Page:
Internet Browser Security Tips

MS IE 5.0 & NS Communicator 4.7 menus are used

Those crazy kids that write up your browser software are always adding security options to make your internet experience safer and pleasant.
Cache - A great little secret about what makes computers go faster.  Cache is just a storage of information.  Memory and hard drives are 2 devices that use Cache to work faster by keeping information in a faster accessible area for reuse.  Browsers also use this to store all the images and text from web pages, so that they load faster.  
A downside to browsers cache is that you have now left a trail of what and where you have been surfing the internet.  YEP, if you wanted to catch someone looking at those naughty sites, look in the cache file.  Different browsers keep them in different places.
MS IE 5.0 -  Tools --> Internet Options --> Temporary Internet Files --> Settings.  

NS 4.7 -   Edit --> Preferences --> Advanced --> cache.

 

Another downside is your browser might not load the latest web page.  For pages like mine where I make updates often, you might not be seeing the latest version.  You can always manually see the latest versions by clicking your Refresh or Reload button on your tool bar.  OR you can set your Cache settings to check for new versions every time you access the web page.  This is a trade off.  When you check for new versions, you download a new page so you will have to wait (slow connections) for the updated information.  Not good for someone who does not have patients with the internet. WHY?  If the browser has a copy of a web page, then it can display the page faster to you so you do not have to wait for it to download another copy.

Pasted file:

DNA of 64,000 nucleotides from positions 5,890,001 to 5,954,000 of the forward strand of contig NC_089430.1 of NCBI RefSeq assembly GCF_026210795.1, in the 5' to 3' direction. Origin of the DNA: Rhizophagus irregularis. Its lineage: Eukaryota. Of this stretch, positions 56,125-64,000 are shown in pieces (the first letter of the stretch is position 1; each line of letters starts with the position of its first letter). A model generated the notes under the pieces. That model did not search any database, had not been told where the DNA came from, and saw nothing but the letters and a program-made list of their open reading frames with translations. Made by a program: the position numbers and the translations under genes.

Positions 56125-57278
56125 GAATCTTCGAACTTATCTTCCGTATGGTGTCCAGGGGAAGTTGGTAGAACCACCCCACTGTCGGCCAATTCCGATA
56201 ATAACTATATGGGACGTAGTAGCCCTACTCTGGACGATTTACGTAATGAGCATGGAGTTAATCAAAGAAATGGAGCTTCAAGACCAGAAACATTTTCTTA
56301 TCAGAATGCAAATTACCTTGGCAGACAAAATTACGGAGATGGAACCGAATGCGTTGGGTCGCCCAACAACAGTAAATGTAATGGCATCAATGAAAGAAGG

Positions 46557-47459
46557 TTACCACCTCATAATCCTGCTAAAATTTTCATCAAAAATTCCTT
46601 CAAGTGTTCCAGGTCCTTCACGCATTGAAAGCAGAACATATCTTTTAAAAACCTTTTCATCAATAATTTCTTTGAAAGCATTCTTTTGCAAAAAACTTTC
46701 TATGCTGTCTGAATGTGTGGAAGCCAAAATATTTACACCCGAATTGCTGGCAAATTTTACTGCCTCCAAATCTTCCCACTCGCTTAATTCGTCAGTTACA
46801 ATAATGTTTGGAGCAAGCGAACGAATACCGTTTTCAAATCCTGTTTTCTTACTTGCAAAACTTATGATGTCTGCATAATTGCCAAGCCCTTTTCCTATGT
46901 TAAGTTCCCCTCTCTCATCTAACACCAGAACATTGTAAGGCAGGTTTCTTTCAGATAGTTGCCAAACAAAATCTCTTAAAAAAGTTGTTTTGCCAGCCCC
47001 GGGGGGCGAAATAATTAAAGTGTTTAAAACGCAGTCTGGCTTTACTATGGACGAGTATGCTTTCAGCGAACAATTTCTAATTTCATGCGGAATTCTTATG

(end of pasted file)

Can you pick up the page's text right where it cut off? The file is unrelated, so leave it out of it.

Need to cover your tracks?  There is also that button that Deletes temporary internet files in these settings menus.  Click on that and the evidence is deleted.  You can also configure the amount of time or space the browser holds on to the files.  The browser has to be running to clean out files this way.

Security - Browsers are giving you the power to ward off attacks.  These measures can be a little taxing on you, the user, but no one ever said security is easy (you have to turn the locks on your door).  The browser will prompt you when it feels a security threat is coming thru.  You can be asked if you trust content, download a plug in, or block a java script.  Be careful when you run these.  When you are on a web site you trust, these tools can do some really cool things but have the power for evil when in the wrong hands.